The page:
Migrations and Foreign Key Handling

Published 03 Aug 2008

A question which came up real quick was how to add a foreign key to your migrations. In my example rails app I’m using a project with a has_many association to tasks, like this:

class Project < ActiveRecord::Base  
  has_many :tasks
end

class Task < ActiveRecord::Base  
  belongs_to :project
end

Now I want my task database to look like the following:

mysql> describe tasks;

+------------+--------------+------+-----+---------+
| Field      | Type         | Null | Key | Default |
+------------+--------------+------+-----+---------+
| id         | int(11)      | NO   | PRI | NULL    |
| title      | varchar(255) | YES  |     | NULL    |
| body       | text         | YES  |     | NULL    |
| status     | tinyint(1)   | YES  |     | NULL    |
| created_at | datetime     | YES  |     | NULL    |
| updated_at | datetime     | YES  |     | NULL    |
| project_id | int(11)      | NO   | MUL | NULL    |
+------------+--------------+------+-----+---------+

7 rows in set (0.00 sec)

Note, that I’ve removed the last “extra” column which is usually shown by the MySQL describe command. It only shows the auto_increment for the primary key but it would have overlapped my fixed-width wordpress theme.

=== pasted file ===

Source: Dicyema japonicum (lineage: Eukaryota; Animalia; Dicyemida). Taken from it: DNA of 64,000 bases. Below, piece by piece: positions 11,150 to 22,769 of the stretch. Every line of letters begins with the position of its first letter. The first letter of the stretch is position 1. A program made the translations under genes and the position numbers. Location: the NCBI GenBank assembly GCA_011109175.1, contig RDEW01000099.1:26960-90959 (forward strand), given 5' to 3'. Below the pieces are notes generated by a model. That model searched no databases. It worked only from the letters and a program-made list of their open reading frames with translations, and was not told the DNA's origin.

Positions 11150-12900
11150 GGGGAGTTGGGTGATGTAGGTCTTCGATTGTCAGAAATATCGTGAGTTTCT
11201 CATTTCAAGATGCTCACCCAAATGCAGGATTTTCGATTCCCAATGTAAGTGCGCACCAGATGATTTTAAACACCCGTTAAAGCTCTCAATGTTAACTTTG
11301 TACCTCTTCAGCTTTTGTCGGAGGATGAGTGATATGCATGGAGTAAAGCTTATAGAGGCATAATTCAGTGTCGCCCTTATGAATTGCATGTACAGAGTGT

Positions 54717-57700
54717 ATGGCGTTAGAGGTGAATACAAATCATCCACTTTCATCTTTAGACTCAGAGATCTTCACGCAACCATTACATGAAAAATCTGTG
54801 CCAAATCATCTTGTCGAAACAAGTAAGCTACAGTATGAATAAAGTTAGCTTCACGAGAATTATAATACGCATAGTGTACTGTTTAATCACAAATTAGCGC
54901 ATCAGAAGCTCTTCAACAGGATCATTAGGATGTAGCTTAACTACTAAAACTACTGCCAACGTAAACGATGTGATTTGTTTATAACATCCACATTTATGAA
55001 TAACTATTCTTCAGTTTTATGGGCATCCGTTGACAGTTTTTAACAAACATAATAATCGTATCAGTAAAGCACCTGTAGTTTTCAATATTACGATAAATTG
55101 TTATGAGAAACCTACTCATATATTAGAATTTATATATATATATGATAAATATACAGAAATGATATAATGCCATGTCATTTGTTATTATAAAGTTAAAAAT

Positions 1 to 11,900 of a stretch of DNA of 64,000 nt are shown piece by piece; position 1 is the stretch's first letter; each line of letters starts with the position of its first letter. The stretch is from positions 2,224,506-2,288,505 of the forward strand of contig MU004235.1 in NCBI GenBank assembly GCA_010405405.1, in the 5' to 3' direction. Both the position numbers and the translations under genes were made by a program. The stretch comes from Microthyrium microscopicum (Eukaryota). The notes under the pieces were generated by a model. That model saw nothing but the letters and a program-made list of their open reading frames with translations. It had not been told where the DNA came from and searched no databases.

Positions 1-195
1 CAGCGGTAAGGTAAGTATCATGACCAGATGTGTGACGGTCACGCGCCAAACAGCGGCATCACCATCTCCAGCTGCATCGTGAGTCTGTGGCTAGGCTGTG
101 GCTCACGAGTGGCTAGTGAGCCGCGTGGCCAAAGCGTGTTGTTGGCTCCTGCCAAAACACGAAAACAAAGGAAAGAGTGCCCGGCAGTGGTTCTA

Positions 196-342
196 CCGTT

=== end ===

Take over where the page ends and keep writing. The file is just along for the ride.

First we have to create a new migration for adding a new column using:

script/generate migration add_project_column

This will generate an initial ruby file where I only added the two lines to add and delete a column.

class AddProjectColumn < ActiveRecord::Migration
  def self.up
    add_column :tasks, :project_id, :integer, :null => false
  end

  def self.down
    delete_column :tasks, :project_id
  end
end

Next step is the foreign key which we can put directly in the migration, like this:

class AddProjectColumn < ActiveRecord::Migration
  def self.up
    add_column :tasks, :project_id, :integer, :null => false

    execute 'ALTER TABLE tasks ADD CONSTRAINT fk_tasks_projects FOREIGN KEY ( project_id ) references projects( id )'
  end

  def self.down
    delete_column :tasks, :project_id
    execute 'ALTER TABLE tasks DROP FOREIGN KEY fk_tasks_projects'
  end
end

Note, that I’m actually executing a MySQL command to add a foreign key. So, this code most probably won’t work when used with different databases.

For now this is good enough, but I should probably look into refactoring these two lines by extracting them into a migration helper class. This way it will be easier to modify in a single central place in case the database will be changed.

I’m still searching for database independent foreign key management handled in migrations. So, please let me know if you find a better way to do this!

Until then some more readings